Ultimately, these top shelves had the most space (they both extend further on each side then you can see from just looking at them). Placing all the books on those top shelves meant that the rest of the shelves then only had room for a coffee table or other special display books. My favorite part of organizing the books this way, though, is exactly what Katie and Kari mentioned—it made the shelves instantly more cohesive and connected.
5. Add Things That Aren’t Photos or Books
I knew that I would need to add things to the shelves that weren’t photos or books, but part of me worried that anything I tried would look too stilted or cold—like a hotel room instead of a lived-in space. I wanted the bedroom to be warm and bright, filled with memories of my fiancé and my favorite people and trips. Luckily, the experts gave me some good advice for exactly how I could work different types of items into the space.
“I actually love to store and display unexpected items on bookshelves, no matter what room they’re in. I currently have a giant silver punch bowl on display in my living room built-ins,” interior designer Stephanie of Olive + Tate suggested. “If you have engagement/wedding gifts, family pieces, or favorite travel souvenirs that deserve to be out and about, then consider storing them on the shelves.”
I didn’t want it to look like a hotel or a room stilted for an Instagram photo, and I also didn’t want to purchase any other knick-knacks. So, for this too, I didn’t buy anything new. I moved around some items that we already had at home, like an antique bowl full of my favorite polaroid photos, a carved wooden elephant, and our collection of travel coffee table books.
6. Consider Groupings of Three & Small Vignettes
My elephant sculpture and polaroid photos are things I’ve always had and loved, but it took some advice on exactly how to display them for them to work. Both Lisac and Katie and Kari noted that grouping items by three would help to add some symmetry to things.
Another tip that really helped me was from Katie Stix, IIDA (Partner, Design Director, LEED Green Associate) at Anderson Design Studio, who suggested moving items around the shelves by creating little vignettes. “Try flipping 3-4 books horizontally and place a small accessory on top,” Stix suggested. For some reason, this idea of small vignettes stuck with me and made it easier to arrange sets of items.
I experimented with alternating items by groups of threes and twos, and ultimately it created a better balance than the shelves had ever had before—not to mention it was a much more effective way to display some of my favorite things.
7. Play Around With The Space Between The Shelves
Like the books, each and every designer had a different suggestion for what to do between the shelves. Some suggested keeping the mirror and adding a table or mirror underneath, others noted that a dresser would work. Many noted that the possibilities for this space were endless, which overwhelmed me a bit.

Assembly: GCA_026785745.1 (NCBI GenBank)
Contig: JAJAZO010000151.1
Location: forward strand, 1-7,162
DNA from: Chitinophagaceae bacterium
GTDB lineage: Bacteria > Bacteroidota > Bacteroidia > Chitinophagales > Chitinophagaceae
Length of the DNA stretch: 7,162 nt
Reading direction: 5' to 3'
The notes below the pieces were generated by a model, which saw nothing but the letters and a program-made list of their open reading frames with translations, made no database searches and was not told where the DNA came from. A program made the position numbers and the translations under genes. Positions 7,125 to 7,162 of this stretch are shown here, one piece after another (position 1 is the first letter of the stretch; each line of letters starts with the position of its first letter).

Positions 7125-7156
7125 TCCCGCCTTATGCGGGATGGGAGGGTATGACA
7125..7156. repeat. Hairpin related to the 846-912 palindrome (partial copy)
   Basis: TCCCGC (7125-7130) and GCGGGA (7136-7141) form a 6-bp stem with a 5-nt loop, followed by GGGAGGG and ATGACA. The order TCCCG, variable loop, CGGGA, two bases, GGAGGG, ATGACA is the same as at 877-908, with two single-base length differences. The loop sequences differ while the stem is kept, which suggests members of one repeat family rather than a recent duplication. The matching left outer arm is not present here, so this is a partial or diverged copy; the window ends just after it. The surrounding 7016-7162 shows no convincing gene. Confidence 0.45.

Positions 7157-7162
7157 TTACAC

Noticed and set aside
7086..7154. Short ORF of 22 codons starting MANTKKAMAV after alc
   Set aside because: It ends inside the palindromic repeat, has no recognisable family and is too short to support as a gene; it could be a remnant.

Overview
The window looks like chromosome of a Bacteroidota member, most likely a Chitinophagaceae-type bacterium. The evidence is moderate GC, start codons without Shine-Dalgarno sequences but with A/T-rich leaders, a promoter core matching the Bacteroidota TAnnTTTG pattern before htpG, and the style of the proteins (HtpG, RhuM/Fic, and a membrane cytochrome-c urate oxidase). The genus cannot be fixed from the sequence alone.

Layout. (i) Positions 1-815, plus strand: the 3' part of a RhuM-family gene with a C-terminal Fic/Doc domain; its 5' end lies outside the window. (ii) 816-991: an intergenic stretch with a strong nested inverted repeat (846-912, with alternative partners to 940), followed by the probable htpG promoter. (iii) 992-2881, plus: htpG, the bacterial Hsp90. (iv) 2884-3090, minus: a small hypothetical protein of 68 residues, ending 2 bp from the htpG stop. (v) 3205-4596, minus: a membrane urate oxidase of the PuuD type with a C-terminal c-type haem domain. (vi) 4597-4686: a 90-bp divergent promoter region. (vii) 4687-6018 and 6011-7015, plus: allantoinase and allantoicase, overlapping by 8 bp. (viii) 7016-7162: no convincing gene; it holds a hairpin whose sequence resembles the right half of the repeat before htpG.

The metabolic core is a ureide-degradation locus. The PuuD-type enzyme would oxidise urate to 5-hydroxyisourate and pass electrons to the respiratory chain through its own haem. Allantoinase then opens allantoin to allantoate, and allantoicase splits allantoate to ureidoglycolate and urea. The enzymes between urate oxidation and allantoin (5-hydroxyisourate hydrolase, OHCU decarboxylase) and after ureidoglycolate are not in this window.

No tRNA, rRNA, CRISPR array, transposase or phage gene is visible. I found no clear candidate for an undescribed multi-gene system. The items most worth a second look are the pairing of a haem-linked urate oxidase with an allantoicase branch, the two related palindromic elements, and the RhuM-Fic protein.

In the end, though, what I took from the designers’ advice was that it’s OK to play around with the space—that there wasn’t just one perfect solution. And as much as I loved the gold mirror, a decision to switch things up was ultimately made for us when we realized the very heavy mirror had not been secured to the wall at all. We had plans to add a dresser to the space instead, but as it wasn’t in the budget, we implemented another plan.
Striving for balance, simplicity, and the solution to the lack of a full-length mirror problem in our bedroom, we hung a long mirror and balanced it with a cascading plant. While it is probably not the final arrangement I want for the space, it works for now. And surprise, surprise, furniture and mirrors have suddenly become a lot easier to think about now that the shelves themselves are more organized.
Of all the feedback from the six designers I interviewed, the above suggestions were only the very tip of the iceberg in terms of creative solutions for the space (both organizationally and aesthetically). All of them inspired me to think differently about the space, even if I didn’t put every single tip to use. The experience reminded me that sometimes reworking an element in your home is as simple as starting from a blank canvas and placing things differently.
There was a long period of time when being frustrated by a design element in my house meant I would start from scratch—buy all new furniture that I couldn’t afford or spend time hunting for meaningless knickknacks and decor. I spent months waking up and feeling frustrated by the chaotic and cluttered appearance of my built-ins. Turns out, all it took to change things around was $20, some expert opinions, and one Sunday afternoon spent rearranging things.